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OIDC Login Without Cookies - Sharing the lti_storage_target Between Platform and Tool

Published: January 05, 2024

Last Update: January 05, 2024



We've seen questions from tool developers about the fact that Learn does not append the lti_storage_target parameter to the redirect URL that the tool has pre-registered with the Learn platform. We don't append that because Learn keeps that redirect URL sacrosanct given that indicates it should never be modified from the value given at registration time. You can get the lti_storage_target a couple of ways as shown in this video, one being to use the capabilities request, because Learn supports the optional frame field. The other way that you could get the lti_storage_target as a parameter on your redirect URL is to add that parameter and the value Learn uses: <i_storage_target=lti_storage_frame


In the evolving landscape of Learning Tools Interoperability (LTI) and online learning platforms, LTI 1.3 has emerged as a crucial standard for integrating learning applications with Learning Management Systems (Platforms) like Blackboard Learn and others. The core of LTI 1.3 facilitates seamless single sign-on (SSO) from an LMS into a learning application, but it's faced challenges with the move to block third-party cookies in web browsers for privacy reasons.

Third-party cookies, used in the original LTI 1.3 Core and LTI Advantage Deep Linking specifications, are crucial for completing the security handshake required for users to SSO into a learning tool's user interface within an iframe in the LMS. However, as browsers increasingly block these cookies to protect user privacy, this poses a significant hurdle for LTI integrations.

In response to these challenges, 1EdTech (formerly IMS Global) has developed new specifications to circumvent the use of third-party cookies during LTI 1.3 Core resource link launches, as well as Deep Linking content picker launches. These include allowing the tool to use JavaScript postMessage for accessing an additional iframe for shared storage between the tool and LMS. This approach maintains high security standards, ensuring that neither LTI Core resource link launches nor Deep Linking content picker launches can be spoofed.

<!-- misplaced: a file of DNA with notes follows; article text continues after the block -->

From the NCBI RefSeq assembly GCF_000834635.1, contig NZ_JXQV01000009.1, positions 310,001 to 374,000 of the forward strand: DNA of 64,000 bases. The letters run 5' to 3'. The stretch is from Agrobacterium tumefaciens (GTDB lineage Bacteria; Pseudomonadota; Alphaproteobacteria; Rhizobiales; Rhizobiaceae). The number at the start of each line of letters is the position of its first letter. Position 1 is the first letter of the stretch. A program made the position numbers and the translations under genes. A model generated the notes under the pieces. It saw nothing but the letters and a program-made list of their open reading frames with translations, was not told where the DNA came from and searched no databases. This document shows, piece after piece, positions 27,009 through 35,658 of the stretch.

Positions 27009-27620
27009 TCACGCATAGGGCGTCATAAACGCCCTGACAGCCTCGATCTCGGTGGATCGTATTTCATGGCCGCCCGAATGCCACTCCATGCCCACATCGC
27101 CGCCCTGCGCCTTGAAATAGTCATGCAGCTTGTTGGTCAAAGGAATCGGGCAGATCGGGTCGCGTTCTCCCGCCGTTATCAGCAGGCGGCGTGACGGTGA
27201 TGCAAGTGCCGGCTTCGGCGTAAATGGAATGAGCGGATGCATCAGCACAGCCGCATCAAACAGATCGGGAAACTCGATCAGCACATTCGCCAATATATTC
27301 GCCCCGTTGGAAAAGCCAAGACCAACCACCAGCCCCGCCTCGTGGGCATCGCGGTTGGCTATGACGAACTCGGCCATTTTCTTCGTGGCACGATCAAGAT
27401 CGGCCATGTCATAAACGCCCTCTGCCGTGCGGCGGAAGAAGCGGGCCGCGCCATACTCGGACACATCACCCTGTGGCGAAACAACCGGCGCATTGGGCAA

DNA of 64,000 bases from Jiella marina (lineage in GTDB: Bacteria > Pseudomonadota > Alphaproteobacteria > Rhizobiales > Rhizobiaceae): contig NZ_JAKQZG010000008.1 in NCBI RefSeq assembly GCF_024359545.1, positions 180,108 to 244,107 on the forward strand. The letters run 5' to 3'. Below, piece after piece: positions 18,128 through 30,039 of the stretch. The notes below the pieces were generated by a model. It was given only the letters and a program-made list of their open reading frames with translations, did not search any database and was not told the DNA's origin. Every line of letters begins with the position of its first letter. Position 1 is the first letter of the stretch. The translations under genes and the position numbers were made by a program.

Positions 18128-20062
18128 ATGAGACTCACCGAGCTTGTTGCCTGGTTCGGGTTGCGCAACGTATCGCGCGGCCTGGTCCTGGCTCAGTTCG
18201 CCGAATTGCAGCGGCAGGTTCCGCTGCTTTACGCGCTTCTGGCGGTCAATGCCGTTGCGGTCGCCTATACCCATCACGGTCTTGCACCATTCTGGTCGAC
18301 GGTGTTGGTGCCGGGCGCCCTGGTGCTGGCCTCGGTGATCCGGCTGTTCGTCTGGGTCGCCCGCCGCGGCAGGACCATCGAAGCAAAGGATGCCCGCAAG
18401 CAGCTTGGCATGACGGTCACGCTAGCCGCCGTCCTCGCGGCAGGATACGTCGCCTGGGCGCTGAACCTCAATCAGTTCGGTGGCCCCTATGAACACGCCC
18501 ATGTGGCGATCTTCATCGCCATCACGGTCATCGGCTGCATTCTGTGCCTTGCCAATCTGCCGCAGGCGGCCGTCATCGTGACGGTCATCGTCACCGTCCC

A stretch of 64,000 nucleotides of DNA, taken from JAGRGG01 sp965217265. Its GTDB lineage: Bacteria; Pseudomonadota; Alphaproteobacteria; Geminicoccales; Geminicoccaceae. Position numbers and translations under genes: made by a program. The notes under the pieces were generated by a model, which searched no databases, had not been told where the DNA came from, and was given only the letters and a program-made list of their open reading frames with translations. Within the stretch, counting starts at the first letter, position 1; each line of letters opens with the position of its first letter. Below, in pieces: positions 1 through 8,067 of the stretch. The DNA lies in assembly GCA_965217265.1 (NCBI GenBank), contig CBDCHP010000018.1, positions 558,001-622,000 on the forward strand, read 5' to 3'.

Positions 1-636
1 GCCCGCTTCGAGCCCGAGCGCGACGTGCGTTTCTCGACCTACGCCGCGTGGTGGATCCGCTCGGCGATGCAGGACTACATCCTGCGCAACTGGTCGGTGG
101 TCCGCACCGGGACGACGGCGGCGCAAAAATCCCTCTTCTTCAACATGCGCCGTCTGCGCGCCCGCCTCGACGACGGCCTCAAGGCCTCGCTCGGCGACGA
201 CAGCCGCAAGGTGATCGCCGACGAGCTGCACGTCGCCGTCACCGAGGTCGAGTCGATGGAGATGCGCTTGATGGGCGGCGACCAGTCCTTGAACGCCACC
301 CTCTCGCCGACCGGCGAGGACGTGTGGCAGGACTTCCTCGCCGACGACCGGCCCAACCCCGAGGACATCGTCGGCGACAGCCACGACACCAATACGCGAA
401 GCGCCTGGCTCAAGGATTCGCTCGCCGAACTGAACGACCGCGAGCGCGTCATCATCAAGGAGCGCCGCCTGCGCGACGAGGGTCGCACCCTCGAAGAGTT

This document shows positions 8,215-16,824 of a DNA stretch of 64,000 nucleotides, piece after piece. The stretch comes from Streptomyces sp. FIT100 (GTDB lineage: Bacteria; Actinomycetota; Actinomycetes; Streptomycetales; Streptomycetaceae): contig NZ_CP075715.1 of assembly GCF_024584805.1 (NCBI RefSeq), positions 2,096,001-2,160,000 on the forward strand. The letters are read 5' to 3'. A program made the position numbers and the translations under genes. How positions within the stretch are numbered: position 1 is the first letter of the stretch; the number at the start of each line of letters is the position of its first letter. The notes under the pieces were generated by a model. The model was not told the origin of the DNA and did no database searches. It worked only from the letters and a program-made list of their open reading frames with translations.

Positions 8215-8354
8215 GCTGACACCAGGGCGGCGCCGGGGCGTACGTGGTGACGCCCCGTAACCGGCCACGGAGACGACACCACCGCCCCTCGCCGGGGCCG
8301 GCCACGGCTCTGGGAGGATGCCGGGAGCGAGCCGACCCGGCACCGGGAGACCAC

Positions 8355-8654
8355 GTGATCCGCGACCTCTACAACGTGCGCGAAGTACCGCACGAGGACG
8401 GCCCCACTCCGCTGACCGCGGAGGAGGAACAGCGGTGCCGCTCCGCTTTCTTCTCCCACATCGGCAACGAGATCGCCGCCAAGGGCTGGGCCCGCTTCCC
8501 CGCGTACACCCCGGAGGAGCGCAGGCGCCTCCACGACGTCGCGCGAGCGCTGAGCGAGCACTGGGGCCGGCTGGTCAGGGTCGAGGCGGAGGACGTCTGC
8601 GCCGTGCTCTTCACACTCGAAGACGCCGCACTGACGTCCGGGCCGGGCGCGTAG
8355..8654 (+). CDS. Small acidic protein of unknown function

An essential aspect of this new specification is that it does not require the inclusion of the lti_storage_target parameter in the tool launch process following the OIDC login. Instead, the specifications offer alternative ways to achieve the necessary functionality without relying on this parameter. For example, the LMS can indicate its support for an additional iframe for shared storage through a capabilities endpoint. This flexibility is particularly crucial for platforms like Learn, which adheres strictly to the guidelines that redirect URIs should not be modified from their registered value, as indicated by OAuth 2.0 standards.

These changes represent a significant advancement in addressing the challenges posed by the evolving web privacy landscape, ensuring that LTI integrations can continue to provide seamless and secure user experiences in online learning environments. For developers and institutions, it's essential to stay informed about these updates and consider implementing them to maintain the efficacy and security of their LTI integrations.

Contributors on this article:

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Mark Kauffman

Sr. Software Engineer

Integrations, Developer Relations and Standards